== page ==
The council agreed to begin research and discussion of an ordinance.
In other action, the council:
• Approved a Back to the Badge 5K fun walk/race for Oct. 19, beginning and ending from the walking trail at Hayward High School.
• Approved the second annual SuperHero 5K Run/Walk on Sept. 21 by the American Cancer Society Relay For Life of Sawyer County.
• Agreed that the city would be the agent for Hayward Civic Club in securing an $800,000 loan from the state's trust fund to address a failing irrigation system at the Hayward Golf Club. The civic club would be responsible for repaying the loan.
• Approved a Homecoming bonfire for Hayward High School Oct. 11.
• Agreed to expand the scope of the liquor license for Thousand Oaks LLC, concerning Flat Creek Restaurant & Salon, to include the property's entire premises.
• Approved placement of an honorary veteran road sign by the Veterans Center.
• Approved for a one-year trial period a request by the North Country ATV Club to designate Nyman Avenue from Highway 77 to Main Street as an ATV-approved trail. It was approved for one year to observe that the approved ATV route does not interfere with the existing bike/pedestrian trail along Nyman Avenue.
At its annual meeting Saturday, Aug. 10, the American Birkebeiner Ski Foundation dedicated the new facilities at the Birkebeiner Highway 00 Trailhead, and members heard good news about the Foundation's finances, snow-making capabilities and advances in "going green" for the protection of the outdoor environment.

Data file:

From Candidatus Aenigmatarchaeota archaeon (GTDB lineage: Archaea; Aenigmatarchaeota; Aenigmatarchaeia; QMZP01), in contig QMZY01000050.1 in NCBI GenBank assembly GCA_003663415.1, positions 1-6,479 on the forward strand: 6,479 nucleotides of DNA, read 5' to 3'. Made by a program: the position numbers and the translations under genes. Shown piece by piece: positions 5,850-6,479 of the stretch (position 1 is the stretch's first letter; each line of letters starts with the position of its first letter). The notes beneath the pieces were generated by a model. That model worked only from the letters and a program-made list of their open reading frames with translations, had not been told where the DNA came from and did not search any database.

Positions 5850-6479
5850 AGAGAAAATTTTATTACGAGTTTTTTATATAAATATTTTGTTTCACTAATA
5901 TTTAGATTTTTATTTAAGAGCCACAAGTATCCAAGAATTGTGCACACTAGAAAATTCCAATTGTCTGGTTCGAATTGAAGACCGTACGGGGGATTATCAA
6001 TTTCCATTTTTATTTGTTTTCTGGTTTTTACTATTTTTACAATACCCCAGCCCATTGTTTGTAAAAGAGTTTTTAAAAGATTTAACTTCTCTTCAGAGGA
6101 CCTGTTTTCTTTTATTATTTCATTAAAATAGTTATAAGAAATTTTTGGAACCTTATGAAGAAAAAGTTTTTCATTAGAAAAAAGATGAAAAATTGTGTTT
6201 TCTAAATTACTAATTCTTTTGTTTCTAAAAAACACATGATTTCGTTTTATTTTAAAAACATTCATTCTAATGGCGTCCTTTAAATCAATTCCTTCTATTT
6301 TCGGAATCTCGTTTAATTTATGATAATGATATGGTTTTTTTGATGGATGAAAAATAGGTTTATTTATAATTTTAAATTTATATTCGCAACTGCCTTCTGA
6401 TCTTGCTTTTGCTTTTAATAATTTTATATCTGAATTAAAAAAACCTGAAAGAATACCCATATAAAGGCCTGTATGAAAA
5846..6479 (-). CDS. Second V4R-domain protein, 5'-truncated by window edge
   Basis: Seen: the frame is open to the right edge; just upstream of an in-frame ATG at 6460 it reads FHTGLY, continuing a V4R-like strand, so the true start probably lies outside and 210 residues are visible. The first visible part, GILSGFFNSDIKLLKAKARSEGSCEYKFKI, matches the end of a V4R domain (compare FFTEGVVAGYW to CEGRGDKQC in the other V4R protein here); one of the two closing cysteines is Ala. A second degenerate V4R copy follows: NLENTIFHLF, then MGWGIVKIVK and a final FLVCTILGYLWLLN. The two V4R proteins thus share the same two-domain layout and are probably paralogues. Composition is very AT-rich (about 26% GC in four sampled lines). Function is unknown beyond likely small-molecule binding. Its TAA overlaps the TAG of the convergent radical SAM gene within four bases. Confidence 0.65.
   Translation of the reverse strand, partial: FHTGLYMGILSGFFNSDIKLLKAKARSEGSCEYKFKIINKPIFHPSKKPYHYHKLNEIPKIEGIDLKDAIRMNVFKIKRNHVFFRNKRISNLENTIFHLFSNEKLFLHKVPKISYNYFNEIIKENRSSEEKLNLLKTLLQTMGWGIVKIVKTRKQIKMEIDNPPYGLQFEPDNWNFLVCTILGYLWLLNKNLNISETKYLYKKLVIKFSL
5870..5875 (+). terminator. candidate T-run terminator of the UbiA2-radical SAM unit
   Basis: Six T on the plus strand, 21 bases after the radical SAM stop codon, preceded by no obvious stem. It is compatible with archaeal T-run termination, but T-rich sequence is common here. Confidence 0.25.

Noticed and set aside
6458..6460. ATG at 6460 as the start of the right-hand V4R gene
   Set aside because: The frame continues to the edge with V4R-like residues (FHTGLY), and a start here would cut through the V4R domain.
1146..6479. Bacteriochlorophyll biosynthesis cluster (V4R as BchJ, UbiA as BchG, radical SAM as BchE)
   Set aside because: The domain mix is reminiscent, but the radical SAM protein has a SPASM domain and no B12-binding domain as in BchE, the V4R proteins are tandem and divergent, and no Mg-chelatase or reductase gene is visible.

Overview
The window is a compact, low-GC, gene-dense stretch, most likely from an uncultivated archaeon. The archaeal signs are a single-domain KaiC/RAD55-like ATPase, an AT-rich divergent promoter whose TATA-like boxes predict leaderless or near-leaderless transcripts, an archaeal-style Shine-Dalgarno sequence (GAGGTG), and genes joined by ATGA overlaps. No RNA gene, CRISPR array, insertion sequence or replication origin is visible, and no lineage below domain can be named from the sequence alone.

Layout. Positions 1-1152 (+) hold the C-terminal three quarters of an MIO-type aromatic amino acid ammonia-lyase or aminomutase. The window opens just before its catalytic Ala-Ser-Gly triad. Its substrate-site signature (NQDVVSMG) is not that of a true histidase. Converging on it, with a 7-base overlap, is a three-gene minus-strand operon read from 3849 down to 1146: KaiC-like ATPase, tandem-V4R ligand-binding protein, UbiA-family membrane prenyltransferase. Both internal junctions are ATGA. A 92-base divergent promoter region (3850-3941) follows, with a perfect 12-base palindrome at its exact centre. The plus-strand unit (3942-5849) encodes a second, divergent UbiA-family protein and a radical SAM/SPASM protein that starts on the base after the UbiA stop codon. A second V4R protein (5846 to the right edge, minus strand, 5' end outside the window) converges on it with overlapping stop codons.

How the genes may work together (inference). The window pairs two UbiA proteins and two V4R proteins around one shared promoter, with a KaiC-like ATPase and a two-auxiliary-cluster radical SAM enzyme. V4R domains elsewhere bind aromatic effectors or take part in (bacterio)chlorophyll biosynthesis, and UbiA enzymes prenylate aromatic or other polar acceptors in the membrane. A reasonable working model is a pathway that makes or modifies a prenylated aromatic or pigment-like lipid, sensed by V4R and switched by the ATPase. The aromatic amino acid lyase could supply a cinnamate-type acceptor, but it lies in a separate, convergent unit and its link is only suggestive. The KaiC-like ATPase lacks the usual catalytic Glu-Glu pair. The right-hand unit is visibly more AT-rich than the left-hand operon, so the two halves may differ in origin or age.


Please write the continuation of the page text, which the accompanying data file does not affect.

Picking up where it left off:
Members gave a champagne toast at the dedication to all who donated toward the new recreation center and recited a litany of dedication "for the adventure, fitness and fellowship of all who use these new facilities."
Executive Director Ben Popp paid tribute to "the almost 2,400 people who donated to make this (recreational center) happen. The Birkie Trail generates energy from all who use it," he said.
The membership heard speakers from each of the new facilities, indoors and outdoors, at the recreational touring center, which is located adjacent to the Birkie OO and Kortelopet trailheads east of Seeley, halfway between Cable and Hayward.
The sponsors of the new facilities are the Samuel C. Johnson family (Outdoor Center), the Jay and Judy Hoeschler family (Key Log Crossing bridge over Highway 00), Thom and Utina Malnourie (GymRage Outdoor Fitness Park), Gus and Julie Virkus (Virkus Fitness Room), Dr. Brent Carlson Gathering Space and New Moon Ski and Bike Wax and Tech Room.
Popp also thanked Terry Penman, the architect who de-
signed the new center, and building contractors Ben and Rex Droessler. He said almost 100,000 trail users pass through the Highway 00 trailhead each year.
Popp also acknowledged "the huge partnership we have" with land owner Sawyer County.
"This is public land. We feel it's a good partnership on both sides," he said.
Foundation members voted by ballot to fill two vacancies on the board of directors, and incumbents Charlie Dee and Jeff Tumbleson were re-elected. The other candidates were Karen Manske, Kate Constalie and Mark Ignatowski.
Board President Paul Eckerline said, "We had a great year, and a lot of good years leading up to it that made this year possible."
Foundation Treasurer Mike Brown reported that the ABSF had $3,490,202 in operational revenue and $3,016,107 in expenses for the fiscal year ended June 30, 2019, for a net income of $474,095.
The Foundation ended the year with $539,114 in cash, a decline of $409,142 from the previous year.
The annual income increased by 14 percent this year, which was "really terrific," Brown said. Expenses were up 6%.